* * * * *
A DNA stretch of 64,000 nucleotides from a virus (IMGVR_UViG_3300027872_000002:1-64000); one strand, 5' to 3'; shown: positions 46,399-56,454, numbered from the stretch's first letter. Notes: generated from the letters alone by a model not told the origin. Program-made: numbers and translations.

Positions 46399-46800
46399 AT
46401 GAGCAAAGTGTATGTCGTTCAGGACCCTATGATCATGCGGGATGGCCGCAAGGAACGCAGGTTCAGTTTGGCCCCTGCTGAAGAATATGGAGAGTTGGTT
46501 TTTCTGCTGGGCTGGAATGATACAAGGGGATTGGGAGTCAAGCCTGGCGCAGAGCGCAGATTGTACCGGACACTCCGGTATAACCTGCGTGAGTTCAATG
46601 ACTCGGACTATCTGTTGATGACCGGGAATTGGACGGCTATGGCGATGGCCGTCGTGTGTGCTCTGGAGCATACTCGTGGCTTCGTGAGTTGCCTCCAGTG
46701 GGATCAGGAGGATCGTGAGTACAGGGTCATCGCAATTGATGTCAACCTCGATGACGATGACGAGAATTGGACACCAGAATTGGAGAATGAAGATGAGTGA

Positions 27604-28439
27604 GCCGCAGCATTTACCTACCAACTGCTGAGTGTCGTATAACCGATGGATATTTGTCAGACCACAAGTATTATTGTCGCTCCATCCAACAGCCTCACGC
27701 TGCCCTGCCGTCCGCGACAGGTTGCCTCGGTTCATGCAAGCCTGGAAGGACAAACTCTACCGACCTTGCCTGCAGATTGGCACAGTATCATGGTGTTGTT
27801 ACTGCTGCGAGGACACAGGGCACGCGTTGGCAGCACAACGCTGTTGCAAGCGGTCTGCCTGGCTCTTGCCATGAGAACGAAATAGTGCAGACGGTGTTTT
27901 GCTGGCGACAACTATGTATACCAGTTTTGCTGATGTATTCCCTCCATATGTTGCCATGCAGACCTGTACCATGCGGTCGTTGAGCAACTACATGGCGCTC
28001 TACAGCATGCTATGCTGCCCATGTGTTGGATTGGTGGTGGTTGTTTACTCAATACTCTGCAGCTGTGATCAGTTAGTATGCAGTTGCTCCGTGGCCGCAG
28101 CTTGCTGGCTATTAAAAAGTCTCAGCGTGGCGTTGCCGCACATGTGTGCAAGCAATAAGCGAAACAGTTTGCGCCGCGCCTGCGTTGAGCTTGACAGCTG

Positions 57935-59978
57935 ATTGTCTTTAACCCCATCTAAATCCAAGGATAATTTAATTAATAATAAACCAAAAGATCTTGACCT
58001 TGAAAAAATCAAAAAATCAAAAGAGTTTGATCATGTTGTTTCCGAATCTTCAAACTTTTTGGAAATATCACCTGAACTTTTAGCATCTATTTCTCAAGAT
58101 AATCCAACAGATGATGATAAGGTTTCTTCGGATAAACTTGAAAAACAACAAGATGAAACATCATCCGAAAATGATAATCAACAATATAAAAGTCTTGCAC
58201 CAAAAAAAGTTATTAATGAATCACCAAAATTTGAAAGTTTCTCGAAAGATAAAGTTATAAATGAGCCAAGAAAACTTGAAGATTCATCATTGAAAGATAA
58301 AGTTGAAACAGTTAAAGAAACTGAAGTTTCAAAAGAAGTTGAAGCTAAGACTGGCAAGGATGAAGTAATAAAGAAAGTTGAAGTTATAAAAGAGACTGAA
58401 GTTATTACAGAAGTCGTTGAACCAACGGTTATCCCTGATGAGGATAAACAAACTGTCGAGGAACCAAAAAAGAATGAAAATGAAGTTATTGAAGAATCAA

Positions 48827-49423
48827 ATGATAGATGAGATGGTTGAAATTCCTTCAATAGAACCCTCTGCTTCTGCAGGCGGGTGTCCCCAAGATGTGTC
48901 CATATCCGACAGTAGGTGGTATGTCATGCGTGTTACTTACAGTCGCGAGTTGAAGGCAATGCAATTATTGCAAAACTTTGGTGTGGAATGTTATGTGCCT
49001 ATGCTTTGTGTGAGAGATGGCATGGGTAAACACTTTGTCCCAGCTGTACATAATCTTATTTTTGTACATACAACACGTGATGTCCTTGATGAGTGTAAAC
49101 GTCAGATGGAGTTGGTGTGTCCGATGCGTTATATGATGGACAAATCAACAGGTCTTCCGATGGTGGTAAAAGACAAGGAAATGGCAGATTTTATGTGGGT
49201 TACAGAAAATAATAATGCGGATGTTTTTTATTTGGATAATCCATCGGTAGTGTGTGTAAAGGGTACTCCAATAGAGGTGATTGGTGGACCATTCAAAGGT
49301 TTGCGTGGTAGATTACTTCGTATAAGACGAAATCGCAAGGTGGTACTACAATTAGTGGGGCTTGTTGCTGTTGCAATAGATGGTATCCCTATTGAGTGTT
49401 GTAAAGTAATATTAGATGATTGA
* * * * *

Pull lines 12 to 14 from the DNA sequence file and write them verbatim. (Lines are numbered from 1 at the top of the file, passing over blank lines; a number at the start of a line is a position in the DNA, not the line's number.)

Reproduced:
27901 GCTGGCGACAACTATGTATACCAGTTTTGCTGATGTATTCCCTCCATATGTTGCCATGCAGACCTGTACCATGCGGTCGTTGAGCAACTACATGGCGCTC
28001 TACAGCATGCTATGCTGCCCATGTGTTGGATTGGTGGTGGTTGTTTACTCAATACTCTGCAGCTGTGATCAGTTAGTATGCAGTTGCTCCGTGGCCGCAG
28101 CTTGCTGGCTATTAAAAAGTCTCAGCGTGGCGTTGCCGCACATGTGTGCAAGCAATAAGCGAAACAGTTTGCGCCGCGCCTGCGTTGAGCTTGACAGCTG